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WASC Was Right to Deny Ashford Accreditation

Andrew, I understand that you were critiquing the accreditation system in general. I agree that it’s not perfect and could focus more directly on what students actually learn rather than on inputs and processes. I do think, though, that when a university doesn’t even have an adequate system in place for monitoring and assessing student […]

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You’re Wrong About Ashford, Andrew

I agree with Andrew Gillen that a large segment of entrenched academia reflexively opposes for-profit colleges and online education. These people don’t even like the MOOCs (Massive Online Open Courses) started by MIT and Harvard! That said, I don’t see any evidence that the WASC acted unfairly when it refused accreditation to Ashford University’s massive, […]

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Science Quotas for Women–A White House Goal

When college women study science, they tend to gravitate toward biology—about 58 percent of all bachelor’s, master’s, and doctoral degrees in biology go to women. In contrast, women earn some 17 percent of bachelor’s degrees in engineering and computer science and just over 40 percent of bachelor’s degrees in physical sciences and mathematics. The likely reason for this, found in the study The Mathematics […]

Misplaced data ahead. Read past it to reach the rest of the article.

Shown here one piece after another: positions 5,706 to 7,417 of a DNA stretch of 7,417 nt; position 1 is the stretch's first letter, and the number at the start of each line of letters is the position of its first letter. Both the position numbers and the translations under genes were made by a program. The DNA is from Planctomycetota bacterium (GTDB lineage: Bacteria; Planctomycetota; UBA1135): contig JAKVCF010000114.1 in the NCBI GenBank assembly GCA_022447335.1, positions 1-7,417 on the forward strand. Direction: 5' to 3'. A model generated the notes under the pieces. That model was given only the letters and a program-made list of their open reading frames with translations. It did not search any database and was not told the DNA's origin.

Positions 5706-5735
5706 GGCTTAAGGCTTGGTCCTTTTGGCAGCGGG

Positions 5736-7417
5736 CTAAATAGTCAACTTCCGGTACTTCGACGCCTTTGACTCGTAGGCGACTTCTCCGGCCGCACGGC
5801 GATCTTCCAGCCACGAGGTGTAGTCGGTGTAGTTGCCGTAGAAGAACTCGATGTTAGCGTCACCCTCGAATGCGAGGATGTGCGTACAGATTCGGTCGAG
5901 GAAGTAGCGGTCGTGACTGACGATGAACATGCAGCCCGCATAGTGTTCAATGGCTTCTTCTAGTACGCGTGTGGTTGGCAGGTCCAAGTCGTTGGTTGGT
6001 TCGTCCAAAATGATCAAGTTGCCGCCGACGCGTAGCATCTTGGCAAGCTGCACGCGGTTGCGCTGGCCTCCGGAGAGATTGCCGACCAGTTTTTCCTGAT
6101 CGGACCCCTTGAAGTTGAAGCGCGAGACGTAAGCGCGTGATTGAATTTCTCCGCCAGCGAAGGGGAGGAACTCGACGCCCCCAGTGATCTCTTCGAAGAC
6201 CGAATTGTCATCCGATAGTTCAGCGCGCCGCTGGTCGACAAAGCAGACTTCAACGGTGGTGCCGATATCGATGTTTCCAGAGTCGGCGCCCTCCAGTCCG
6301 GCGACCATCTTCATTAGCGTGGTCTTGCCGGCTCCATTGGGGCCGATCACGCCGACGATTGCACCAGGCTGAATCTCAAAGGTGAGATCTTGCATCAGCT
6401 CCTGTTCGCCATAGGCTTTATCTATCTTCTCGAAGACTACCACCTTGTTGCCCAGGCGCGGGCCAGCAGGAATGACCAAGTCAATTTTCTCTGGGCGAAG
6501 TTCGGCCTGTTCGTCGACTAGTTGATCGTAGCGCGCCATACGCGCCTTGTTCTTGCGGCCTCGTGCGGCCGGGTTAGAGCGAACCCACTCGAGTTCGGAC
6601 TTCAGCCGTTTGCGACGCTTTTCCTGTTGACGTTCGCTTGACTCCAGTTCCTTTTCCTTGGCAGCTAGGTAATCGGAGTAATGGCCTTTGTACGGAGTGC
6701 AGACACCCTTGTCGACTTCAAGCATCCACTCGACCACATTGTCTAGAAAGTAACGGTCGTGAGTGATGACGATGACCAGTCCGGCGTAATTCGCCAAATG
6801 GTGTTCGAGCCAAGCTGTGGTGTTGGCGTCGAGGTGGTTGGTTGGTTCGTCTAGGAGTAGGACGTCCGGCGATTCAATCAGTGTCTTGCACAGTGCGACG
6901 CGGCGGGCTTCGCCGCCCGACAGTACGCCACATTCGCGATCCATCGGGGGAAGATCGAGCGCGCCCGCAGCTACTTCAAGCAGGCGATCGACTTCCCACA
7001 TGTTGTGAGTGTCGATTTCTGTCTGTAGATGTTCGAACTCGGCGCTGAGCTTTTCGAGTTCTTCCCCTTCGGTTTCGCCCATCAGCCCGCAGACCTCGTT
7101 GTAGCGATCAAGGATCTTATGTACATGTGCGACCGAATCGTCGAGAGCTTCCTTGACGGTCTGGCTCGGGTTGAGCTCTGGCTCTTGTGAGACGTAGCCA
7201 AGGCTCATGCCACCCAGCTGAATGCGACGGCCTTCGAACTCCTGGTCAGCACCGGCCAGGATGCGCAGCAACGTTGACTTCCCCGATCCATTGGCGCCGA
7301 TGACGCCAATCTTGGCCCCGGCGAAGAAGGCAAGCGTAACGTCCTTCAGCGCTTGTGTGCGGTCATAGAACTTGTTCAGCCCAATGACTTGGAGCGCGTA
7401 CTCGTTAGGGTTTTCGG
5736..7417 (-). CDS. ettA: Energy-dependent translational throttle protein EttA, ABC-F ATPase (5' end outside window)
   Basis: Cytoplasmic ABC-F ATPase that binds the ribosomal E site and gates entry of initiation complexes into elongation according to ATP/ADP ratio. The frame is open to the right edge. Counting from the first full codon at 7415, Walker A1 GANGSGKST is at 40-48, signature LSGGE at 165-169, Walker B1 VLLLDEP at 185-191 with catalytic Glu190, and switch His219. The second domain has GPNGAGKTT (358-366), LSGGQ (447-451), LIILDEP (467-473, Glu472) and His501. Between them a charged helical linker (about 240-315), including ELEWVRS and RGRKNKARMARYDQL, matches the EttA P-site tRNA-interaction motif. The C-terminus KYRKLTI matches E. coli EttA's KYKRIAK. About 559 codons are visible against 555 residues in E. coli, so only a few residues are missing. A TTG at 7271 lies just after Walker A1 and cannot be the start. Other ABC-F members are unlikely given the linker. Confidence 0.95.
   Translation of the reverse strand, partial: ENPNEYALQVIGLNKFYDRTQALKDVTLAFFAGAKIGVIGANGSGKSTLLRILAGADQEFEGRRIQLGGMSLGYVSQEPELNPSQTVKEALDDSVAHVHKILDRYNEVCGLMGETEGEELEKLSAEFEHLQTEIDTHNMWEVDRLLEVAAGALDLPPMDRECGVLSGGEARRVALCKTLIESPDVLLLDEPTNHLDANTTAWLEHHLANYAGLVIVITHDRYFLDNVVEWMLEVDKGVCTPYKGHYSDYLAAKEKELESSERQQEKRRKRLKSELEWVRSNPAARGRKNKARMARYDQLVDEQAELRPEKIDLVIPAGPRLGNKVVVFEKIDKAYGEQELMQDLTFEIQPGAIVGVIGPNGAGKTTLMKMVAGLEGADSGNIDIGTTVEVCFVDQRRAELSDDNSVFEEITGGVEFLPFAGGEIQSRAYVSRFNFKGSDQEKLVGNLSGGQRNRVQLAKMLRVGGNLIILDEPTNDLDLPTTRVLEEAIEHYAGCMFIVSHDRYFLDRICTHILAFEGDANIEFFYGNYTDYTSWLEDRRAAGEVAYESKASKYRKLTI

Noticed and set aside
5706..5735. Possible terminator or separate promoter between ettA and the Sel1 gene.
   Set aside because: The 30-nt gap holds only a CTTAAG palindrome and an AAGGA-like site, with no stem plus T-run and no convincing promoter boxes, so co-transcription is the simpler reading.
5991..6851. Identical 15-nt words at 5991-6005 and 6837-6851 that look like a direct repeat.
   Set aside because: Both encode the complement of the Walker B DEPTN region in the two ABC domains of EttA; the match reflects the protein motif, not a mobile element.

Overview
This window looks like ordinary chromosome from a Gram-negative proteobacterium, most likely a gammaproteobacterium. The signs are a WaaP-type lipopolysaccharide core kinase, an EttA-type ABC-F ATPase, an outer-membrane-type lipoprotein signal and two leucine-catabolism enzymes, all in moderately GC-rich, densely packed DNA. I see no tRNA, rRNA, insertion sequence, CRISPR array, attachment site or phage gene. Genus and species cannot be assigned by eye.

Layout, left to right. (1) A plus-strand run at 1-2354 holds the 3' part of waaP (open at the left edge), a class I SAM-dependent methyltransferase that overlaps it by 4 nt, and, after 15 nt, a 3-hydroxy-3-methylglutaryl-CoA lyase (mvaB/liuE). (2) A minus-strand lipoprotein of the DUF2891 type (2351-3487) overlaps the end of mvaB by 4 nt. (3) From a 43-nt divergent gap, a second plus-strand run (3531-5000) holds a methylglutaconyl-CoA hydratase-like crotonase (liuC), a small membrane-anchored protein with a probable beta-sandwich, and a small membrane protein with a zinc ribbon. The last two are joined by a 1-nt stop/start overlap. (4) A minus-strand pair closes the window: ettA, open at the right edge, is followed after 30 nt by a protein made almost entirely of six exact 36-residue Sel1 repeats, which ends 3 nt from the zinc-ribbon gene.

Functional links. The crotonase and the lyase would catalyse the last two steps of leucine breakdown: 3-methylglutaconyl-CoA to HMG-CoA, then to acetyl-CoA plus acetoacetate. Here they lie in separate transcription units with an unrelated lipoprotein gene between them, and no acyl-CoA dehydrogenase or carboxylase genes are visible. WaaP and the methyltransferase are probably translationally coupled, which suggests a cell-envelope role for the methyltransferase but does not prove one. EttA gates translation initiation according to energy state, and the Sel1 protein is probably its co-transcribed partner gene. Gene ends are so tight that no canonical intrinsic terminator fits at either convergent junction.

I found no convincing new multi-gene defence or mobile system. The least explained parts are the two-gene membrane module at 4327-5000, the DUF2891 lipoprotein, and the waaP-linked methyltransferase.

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More Rumbles at UVa

The post-mortem continues on the two weeks of turmoil that included the abrupt forced resignation and the equally abrupt reinstatement of University of Virginia president Teresa Sullivan. Everyone on all sides of the dispute over Sullivan’s ousting seems to agree that the Board of Visitors, UVa’s trustees, behaved secretively, discourteously, and ham-handedly when it handed […]

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Peace Breaks Out in Virginia

You’ve got to hand it to Virginia Gov. Robert McDonnell. On June 22 he ordered the University of Virginia’s governing board to make it clear by June 26–yesterday–whether its fifteen voting members wanted to reinstate the university’s controversially ousted President Teresa Sullivan–or didn’t. If the board refused to “make a clear, detailed, and unified statement […]

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What Commencement Speakers Might Have Said

Now that commencement speakers have finished their work, what messages did they dispense to the class of 2012, graduating into the worst economy since the Great Depression? Mostly generic words of anodyne idealism: “Live your dream,” “go change the world”–conventional bromides that graduating classes have heard since college life began. Few speakers gave the new […]

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New Diversity Groups at CUNY: ‘White/Jewish’ and ‘Italian-American’

It’s “diversity” in higher education gone mad: An embarrassed City University of New York system (CUNY) yesterday hastily denied a report that it had set up a separate “minority” designation for its Jewish faculty. As CUNY professors joked about “yellow stars” for their Jewish colleagues and Jewish Press columnist Yori Yanover wrote that CUNY’s chancellor, […]

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Uh-Oh–The First Loophole in Student Loan Debt

Carol Todd of Nottingham, Maryland, persuaded a bankruptcy judge in Baltimore to “discharge”–that is, wipe the slate clean on–nearly $340,000 in student loan debt. The grounds were that she has Asperger’s Syndrome, a mild form of autism that apparently prevents her from getting or keeping a steady job. U.S. Bankruptcy Judge Robert Gordon ruled on […]